The regulation of cytochromes P450 (CYPs) by induction mediated by xenobiotics is well known. Our team has discovered an additional important regulation of xenobiotic-metabolizing CYPs by phosphorylation. Individual CYPs are phosphorylated by different protein kinases, leading to CYP isoenzyme-selective changes in the metabolism of individual substrates and consequent profound changes in the control of mutagenic and cytotoxic metabolites. Some CYPs are phosphorylated by protein kinase C and some by the cyclic adenosine monophosphate (cAMP) dependent protein kinase A. We found that cAMP not only leads to drastic changes in the activity of individual CYPs, but also drastic changes in the nuclear localization of the CYP-related transcription factor Ah receptor (AHR). The consequences are very different from those of AHR nuclear translocation mediated by its classic ligands (such as dioxin and many polycyclic aromatic hydrocarbons) and may represent the long-sought physiological function of the AHR. The disturbance of this physiological function of AHR by extremely persistent high-affinity xenobiotic ligands such as dioxin may represent the most important contributing factor for their potent toxicity.
    • Role of cAMP in mediating AHR signaling.

      Oesch-Bartlomowicz, Barbara; Oesch, Franz (2009-02-15)
      Regulation of the nuclear import of many transcription factors represents a step in gene regulation which is crucial for a number of cellular processes. The aryl hydrocarbon receptor (AHR), a basic helix-loop-helix protein of the PAS (PER-ARNT-SIM) family of transcriptional regulators is a cytosol-associated and ligand-activated receptor. The environmental toxin dioxin binds with high affinity to AHR rendering it nuclear and leading to the activation of AHR sensitive genes. However, the fact, that the AHR mediates a large variety of physiological events without the involvement of any known exogenous ligand, including liver and vascular system development, maturation of the immune system, regulation of genes involved in cellular growth, cell differentiation and circadian rhythm, speaks for an important role of AHR in cell biology independent of the presence of an exogenous ligand. Different approaches were applied to study mechanism(s) which render AHR nuclear and design its function in absence of exogenous ligands. We found that AHR is sensitive to cAMP signaling mediated by cAMP-dependent protein kinase (PKA) which fundamentally differs from AHR signaling mediated by the exogenous ligand dioxin. It has been shown that PKA mediated signaling can be confined by compartmentalization of signaling components in microdomains conferring specificity to signaling by the ubiquitous second messenger cAMP. Moreover, A-kinase-anchoring proteins (AKAPs) and newly discovered cAMP receptors, Epac (exchange protein directly activated by cAMP), may give us a further chance to enter into new dimensions of cAMP signal transmissions that potentially may bring us closer to AHR physiology.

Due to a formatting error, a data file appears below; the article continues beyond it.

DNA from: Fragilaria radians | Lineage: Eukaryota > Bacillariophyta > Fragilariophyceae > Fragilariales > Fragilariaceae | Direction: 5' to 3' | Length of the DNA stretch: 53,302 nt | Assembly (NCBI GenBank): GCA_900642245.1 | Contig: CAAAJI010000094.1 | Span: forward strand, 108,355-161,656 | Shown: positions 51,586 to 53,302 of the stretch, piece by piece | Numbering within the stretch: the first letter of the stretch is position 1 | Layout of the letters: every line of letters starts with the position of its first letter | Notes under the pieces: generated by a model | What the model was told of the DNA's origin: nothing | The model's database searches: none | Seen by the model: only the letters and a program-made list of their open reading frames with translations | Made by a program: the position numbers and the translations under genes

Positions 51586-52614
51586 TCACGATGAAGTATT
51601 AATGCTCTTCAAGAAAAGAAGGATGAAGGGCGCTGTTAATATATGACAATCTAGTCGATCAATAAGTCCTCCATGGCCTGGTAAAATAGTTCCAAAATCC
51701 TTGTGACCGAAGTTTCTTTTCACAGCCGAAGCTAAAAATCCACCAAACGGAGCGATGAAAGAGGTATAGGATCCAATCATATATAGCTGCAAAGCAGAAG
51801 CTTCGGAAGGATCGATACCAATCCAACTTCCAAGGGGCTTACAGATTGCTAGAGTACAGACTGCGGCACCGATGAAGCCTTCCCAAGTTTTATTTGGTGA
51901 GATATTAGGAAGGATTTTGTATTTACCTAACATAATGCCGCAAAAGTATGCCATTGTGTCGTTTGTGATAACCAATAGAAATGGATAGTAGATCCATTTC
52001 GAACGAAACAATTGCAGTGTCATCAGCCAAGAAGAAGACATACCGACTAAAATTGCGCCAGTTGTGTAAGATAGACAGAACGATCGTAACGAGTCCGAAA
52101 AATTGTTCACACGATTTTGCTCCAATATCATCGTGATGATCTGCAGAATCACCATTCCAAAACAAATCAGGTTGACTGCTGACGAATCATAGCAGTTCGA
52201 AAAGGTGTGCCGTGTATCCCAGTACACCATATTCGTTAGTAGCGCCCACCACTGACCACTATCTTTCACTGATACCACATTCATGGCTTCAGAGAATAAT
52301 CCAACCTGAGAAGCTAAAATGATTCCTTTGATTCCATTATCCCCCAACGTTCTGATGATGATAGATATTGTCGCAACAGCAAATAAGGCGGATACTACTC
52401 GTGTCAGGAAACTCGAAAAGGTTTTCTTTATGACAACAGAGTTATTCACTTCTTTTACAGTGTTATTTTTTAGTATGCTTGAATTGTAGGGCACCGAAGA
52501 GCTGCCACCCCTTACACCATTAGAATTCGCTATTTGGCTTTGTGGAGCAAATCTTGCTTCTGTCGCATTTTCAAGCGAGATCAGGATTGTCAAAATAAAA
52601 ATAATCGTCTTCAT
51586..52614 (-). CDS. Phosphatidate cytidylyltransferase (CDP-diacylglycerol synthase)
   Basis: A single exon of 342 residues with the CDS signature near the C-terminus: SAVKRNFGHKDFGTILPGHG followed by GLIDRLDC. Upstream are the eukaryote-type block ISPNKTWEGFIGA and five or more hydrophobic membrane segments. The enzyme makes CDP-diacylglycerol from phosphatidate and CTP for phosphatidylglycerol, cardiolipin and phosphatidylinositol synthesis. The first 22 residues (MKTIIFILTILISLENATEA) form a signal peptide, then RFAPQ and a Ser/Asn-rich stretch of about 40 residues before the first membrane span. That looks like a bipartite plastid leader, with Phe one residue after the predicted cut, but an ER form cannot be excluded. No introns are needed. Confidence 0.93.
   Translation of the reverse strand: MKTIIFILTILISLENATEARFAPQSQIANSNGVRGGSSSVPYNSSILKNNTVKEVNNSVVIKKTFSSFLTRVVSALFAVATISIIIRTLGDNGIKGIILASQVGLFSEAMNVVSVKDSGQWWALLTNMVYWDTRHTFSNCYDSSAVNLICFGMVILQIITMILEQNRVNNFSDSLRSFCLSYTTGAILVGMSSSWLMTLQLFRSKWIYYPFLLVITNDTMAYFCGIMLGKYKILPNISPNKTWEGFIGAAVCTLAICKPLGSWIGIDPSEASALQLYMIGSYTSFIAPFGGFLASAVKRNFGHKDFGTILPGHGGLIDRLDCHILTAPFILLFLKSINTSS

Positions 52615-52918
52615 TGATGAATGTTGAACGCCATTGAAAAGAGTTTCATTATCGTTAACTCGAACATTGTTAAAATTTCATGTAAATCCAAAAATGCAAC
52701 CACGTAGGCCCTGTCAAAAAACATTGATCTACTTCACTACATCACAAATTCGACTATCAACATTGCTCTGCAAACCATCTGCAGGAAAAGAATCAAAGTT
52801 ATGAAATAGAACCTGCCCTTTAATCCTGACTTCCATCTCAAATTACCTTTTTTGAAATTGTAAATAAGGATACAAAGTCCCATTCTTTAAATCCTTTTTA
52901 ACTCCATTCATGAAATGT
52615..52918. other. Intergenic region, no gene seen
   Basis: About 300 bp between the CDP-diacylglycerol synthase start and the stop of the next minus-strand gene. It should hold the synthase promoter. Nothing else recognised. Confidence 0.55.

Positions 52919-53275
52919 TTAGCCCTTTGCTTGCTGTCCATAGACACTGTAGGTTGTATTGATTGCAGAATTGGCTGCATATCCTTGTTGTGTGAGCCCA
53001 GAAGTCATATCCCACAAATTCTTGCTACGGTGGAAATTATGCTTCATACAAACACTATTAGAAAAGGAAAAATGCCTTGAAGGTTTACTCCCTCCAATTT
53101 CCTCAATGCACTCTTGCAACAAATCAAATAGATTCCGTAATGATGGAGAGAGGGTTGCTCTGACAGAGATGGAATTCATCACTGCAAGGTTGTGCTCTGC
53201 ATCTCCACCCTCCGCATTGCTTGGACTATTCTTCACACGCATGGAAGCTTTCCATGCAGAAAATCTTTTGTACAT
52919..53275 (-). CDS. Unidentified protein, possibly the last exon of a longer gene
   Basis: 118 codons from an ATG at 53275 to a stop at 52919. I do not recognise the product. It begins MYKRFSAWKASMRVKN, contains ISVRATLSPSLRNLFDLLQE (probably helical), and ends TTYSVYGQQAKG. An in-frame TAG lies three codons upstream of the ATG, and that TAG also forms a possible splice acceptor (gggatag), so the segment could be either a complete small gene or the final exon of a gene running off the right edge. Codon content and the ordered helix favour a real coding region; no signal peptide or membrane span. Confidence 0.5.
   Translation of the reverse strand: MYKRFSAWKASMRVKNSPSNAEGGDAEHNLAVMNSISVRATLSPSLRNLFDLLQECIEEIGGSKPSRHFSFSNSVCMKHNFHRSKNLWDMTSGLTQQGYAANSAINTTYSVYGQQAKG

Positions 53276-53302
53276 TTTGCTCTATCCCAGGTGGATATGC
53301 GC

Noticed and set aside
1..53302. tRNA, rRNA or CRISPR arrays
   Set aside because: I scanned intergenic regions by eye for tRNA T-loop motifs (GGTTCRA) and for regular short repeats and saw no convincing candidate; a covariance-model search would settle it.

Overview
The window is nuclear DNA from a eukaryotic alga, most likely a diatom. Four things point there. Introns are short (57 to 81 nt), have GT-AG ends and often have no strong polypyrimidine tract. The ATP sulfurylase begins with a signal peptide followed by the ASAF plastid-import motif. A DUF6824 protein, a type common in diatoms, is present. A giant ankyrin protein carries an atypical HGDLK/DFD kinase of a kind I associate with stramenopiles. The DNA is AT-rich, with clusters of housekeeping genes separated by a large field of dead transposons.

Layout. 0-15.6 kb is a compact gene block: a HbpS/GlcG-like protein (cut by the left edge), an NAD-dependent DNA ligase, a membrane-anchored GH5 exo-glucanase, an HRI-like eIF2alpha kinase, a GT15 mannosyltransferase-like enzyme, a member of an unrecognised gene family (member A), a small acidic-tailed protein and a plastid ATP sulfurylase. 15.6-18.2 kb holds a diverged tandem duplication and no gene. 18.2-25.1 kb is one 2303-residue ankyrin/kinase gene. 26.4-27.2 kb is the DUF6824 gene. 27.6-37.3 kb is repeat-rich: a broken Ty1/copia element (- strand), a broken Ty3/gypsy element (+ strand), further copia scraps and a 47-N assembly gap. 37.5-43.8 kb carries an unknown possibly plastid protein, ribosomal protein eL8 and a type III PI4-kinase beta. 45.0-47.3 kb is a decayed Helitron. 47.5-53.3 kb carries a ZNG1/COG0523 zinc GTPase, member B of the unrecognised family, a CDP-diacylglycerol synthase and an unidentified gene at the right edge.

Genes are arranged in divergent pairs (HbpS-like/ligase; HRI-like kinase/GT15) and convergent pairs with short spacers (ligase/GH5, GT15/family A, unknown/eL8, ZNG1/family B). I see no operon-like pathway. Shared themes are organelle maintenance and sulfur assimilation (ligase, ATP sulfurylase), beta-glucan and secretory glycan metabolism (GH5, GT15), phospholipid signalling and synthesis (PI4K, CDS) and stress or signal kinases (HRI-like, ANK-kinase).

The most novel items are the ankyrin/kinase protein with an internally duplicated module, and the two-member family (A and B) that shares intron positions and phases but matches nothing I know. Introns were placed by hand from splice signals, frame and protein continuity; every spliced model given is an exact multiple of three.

• TCDD deregulates contact inhibition in rat liver oval cells via Ah receptor, JunD and cyclin A.

      Weiss, C.; Faust, D.; Schreck, I.; Ruff, A.; Farwerck, T.; Melenberg, A.; Schneider, S.; Oesch-Bartlomowicz, B.; Zatloukalova, J.; Vondracek, J.; et al. (2008-04-03)
      The aryl hydrocarbon receptor (AhR) is a transcription factor involved in physiological processes, but also mediates most, if not all, toxic responses to 2,3,7,8-tetrachlorodibenzo-p-dioxin (TCDD). Activation of the AhR by TCDD leads to its dimerization with aryl hydrocarbon nuclear translocator (ARNT) and transcriptional activation of several phase I and II metabolizing enzymes. However, this classical signalling pathway so far failed to explain the pleiotropic hazardous effects of TCDD, such as developmental toxicity and tumour promotion. Thus, there is an urgent need to define genetic programmes orchestrated by AhR to unravel its role in physiology and toxicology. Here we show that TCDD treatment of rat liver oval cells leads to induction of the transcription factor JunD, resulting in transcriptional upregulation of the proto-oncogene cyclin A which finally triggers a release from contact inhibition. Ectopic expression of cyclin A in confluent cultures overcomes G(1) arrest, indicating that increased cyclin A levels are indeed sufficient to bypass contact inhibition. Functional interference with AhR-, but not with ARNT, abolished TCDD-induced increase in JunD and cyclin A and prevented loss of contact inhibition. In summary, we have discovered a novel AhR-dependent and probably ARNT-independent signalling pathway involving JunD and cyclin A, which mediates TCDD-induced deregulation of cell cycle control.
    • A technical mixture of 2,2',4,4'-tetrabromo diphenyl ether (BDE47) and brominated furans triggers aryl hydrocarbon receptor (AhR) mediated gene expression and toxicity.

      Wahl, M.; Lahni, B.; Guenther, R.; Kuch, B.; Yang, L.; Straehle, U.; Strack, S.; Weiss, C. (2008-09)
      Polybrominated diphenyl ethers (PBDE) are found as ubiquitous contaminants in the environment, e.g., in sediments and biota as well as in human blood samples and mother's milk. PBDEs are neuro- and developmental toxins, disturb the endocrine system and some are even carcinogenic. Structural similarities of PBDEs with dioxin-like compounds, e.g., 2,3,7,8-tetrachloro-dibenzodioxin (TCDD), have raised concern about a possible "dioxin-like" action of PBDEs. TCDD exerts its toxicity via binding to and activation of the aryl hydrocarbon receptor (AhR). AhR ligands are in contrast to PBDEs usually coplanar compounds. Thus, PBDEs are not likely to be strong AhR agonists. The aim of this study was to analyze the effects of the most abundant PBDE congener, 2,2',4,4'-tetrabromo diphenyl ether (BDE47), on AhR activity and signaling. Initially, we measured cytochrome P450 1A1 (Cyp1A1) induction as a readout for AhR activation by BDE47. Low grade purified BDE47 increased CYP1A1 levels in transformed and primary rat hepatocytes and human hepatoma cells. Chemical analysis of the BDE47 sample identified trace contaminations with brominated furans such as 2,3,7,8-tetrabromo dibenzodioxin (TBDF), which most likely were responsible for the observed activation of AhR. Subsequently, the BDE47 mixture was studied for its effect on AhR mediated toxicity and global gene expression. Indeed, in rat hepatoma cells and in zebrafish embryos the BDE47 mixture provoked changes in gene expression and toxicity similar to known AhR agonists. In addition to the dioxin-like actions, the BDE47 sample enhanced Cyp2B and Cyp3A expression suggesting that commercial PBDE mixtures, which also often contain brominated furans, may disturb cellular homeostasis at multiple levels.